It’s OK to Lead a “Small” Life

A recent Gallup study identifies a “Purpose Gap” among young professionals.

Posted Apr 16, 2019

Photo by Manasvita S on Unsplash
Source: Photo by Manasvita S on Unsplash

In 2013, Bates College created a framework which they call the Purposeful Work program, to help students “seek and find work that aligns with their interests, values and strengths and brings them meaning.” In 2018, Bates partnered with Gallup to assess how well this program is working, leading to the April 2019 release of the Gallup/Bates study, “Forging Pathways to Purposeful Work: The Role of Higher Education.” In short, the study looked at whether or not purpose and meaning matters when it comes to work, and which factors most align with finding purpose in one’s work.

The results of the study identified what Gallup is calling a “Purpose Gap”: 80% of the college graduates surveyed said that it is very important or extremely important to derive a sense of purpose from their work, yet less than half say that they have succeeded in finding it. Further, the study found that graduates who align their work with their interests, values, and strengths are roughly three times more likely to experience high purpose in work. The study concluded that universities need to do a better job helping students to prepare to lead meaningful and engaged professional lives, and offer more work-related experiences to help students to “efficiently pursue a path to purposeful work.”

Maybe. Or maybe we’re putting too much pressure on these first jobs after college. Maybe work is just supposed to be work. Maybe universities need to do a better job of setting realistic expectations for both what meaning and purpose is and should be, and how and when an individual can and should find it.

If the average college graduate can expect to have 11.7 jobs before the age of 50, as the report cites from Bureau of Labor Statistics data, then perhaps the role of universities is not to help students to “efficiently pursue a path to purposeful work,” but to give students the tools that they will need to learn from and grow through the experiences that they will have post-college, not all of which will align with meaning and purpose. It’s a rather high bar to expect that any twenty-something will have a clear idea of who they are, and where they find meaning, upon graduation. Indeed, that’s the very point of these first post-graduation experiences: to help young people figure out who they are and what matters to them.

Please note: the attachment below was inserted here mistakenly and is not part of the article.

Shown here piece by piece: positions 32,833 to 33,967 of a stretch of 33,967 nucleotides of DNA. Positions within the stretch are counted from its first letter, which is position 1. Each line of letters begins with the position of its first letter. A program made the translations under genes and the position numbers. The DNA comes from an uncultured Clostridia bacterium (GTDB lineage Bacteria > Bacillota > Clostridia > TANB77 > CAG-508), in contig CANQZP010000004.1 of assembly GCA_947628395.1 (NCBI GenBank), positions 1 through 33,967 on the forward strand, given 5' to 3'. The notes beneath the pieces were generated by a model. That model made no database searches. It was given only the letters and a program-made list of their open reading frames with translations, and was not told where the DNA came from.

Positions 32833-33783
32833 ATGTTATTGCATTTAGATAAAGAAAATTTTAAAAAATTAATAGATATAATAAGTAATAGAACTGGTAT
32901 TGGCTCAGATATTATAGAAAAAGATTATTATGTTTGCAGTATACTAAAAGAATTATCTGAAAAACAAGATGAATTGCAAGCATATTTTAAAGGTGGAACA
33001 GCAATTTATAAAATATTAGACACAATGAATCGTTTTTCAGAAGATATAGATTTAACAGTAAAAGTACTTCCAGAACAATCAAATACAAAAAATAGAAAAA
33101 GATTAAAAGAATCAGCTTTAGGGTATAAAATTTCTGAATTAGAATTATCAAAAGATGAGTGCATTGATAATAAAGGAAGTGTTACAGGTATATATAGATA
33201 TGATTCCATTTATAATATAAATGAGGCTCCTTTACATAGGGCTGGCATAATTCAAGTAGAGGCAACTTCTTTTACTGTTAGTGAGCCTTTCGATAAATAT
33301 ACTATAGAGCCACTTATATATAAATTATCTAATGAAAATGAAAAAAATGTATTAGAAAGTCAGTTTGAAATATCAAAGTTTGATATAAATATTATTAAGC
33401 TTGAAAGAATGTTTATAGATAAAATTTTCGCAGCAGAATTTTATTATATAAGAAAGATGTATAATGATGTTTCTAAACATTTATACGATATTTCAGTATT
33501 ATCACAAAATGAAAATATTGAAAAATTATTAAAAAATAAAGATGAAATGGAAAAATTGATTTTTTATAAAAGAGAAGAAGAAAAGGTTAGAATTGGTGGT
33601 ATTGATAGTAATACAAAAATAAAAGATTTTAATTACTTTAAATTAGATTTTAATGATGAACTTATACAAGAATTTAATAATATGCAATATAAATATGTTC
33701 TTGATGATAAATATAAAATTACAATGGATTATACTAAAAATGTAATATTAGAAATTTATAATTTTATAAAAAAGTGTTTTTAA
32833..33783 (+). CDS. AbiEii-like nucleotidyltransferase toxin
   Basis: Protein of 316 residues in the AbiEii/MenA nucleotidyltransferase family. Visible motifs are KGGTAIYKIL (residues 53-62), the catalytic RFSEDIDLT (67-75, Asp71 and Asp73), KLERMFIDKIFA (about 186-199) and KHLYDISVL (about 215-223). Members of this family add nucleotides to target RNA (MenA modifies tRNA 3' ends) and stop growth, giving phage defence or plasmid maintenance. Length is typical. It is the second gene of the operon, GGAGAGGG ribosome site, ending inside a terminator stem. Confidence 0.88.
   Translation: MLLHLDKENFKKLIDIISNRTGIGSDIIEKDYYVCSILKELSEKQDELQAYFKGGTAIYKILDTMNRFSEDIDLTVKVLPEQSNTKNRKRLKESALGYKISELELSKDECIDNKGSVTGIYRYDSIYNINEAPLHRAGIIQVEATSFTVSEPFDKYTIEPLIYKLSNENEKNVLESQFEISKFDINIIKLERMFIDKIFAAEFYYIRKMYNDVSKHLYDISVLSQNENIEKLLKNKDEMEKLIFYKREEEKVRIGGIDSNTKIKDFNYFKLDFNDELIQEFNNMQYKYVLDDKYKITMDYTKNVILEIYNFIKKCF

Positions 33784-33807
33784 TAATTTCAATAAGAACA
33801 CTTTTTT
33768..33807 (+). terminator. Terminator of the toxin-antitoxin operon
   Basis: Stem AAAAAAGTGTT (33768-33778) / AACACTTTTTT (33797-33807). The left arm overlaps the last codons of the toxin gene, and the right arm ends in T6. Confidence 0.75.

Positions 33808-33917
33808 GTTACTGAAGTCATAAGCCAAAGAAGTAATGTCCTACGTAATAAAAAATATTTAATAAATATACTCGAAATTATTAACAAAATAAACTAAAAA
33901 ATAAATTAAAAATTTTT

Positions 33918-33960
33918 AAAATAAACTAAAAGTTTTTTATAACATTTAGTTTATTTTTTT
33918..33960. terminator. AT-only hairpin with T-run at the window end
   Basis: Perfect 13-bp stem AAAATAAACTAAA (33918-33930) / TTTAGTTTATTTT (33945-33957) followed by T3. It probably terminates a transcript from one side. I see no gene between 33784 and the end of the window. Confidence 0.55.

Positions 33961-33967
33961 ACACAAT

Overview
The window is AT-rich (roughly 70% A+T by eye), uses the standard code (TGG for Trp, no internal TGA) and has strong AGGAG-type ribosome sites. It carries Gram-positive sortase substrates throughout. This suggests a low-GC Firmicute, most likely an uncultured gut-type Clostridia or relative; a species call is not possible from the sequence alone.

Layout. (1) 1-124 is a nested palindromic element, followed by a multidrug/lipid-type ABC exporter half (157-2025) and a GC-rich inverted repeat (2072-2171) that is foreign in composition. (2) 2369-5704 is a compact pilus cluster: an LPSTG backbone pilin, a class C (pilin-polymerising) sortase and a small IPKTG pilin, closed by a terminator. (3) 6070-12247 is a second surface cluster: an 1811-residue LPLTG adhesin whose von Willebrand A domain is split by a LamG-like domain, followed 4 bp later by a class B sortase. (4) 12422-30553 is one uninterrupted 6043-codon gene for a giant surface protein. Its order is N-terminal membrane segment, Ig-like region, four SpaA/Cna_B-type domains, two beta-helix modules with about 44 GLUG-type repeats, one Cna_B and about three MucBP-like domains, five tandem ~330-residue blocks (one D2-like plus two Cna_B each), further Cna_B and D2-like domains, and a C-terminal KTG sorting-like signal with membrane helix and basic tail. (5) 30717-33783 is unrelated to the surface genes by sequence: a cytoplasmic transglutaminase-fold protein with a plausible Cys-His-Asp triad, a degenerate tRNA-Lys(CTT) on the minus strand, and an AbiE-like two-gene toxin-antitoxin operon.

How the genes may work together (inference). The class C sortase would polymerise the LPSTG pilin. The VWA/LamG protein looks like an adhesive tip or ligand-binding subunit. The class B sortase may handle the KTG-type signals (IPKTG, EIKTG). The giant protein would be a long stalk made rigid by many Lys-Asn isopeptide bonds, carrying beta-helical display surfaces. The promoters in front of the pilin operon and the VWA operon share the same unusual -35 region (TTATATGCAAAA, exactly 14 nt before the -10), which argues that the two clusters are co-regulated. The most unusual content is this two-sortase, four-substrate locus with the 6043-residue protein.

We each have different orientations to work, as a job, a career, or a calling. Each of these orientations is valid. One is not better, more meaningful, than the other. When we hold up finding meaning and purpose through our work as the be-all, end-all goal, we privilege that calling orientation in dangerous ways, making it seem “better than” the others. And when we define that as the expectation, then a large number of college graduates are going to find themselves squarely in the middle of that “Purpose Gap,” wondering where and how things went so wrong.

The truth is, not everyone equates “work” with “a calling.” And even if you do, the likelihood that you will find it in your first professional roles is slim at best. Do you remember your first job after college? Mine involved a lot of data entry and supporting other people’s work. And that was with a master’s degree. I assure you, there wasn’t a lot of meaning and purpose to be found, there. But I definitely learned a lot about myself, about work, and about being an adult, all of which helped me to make better choices, more intentional choices, moving forward.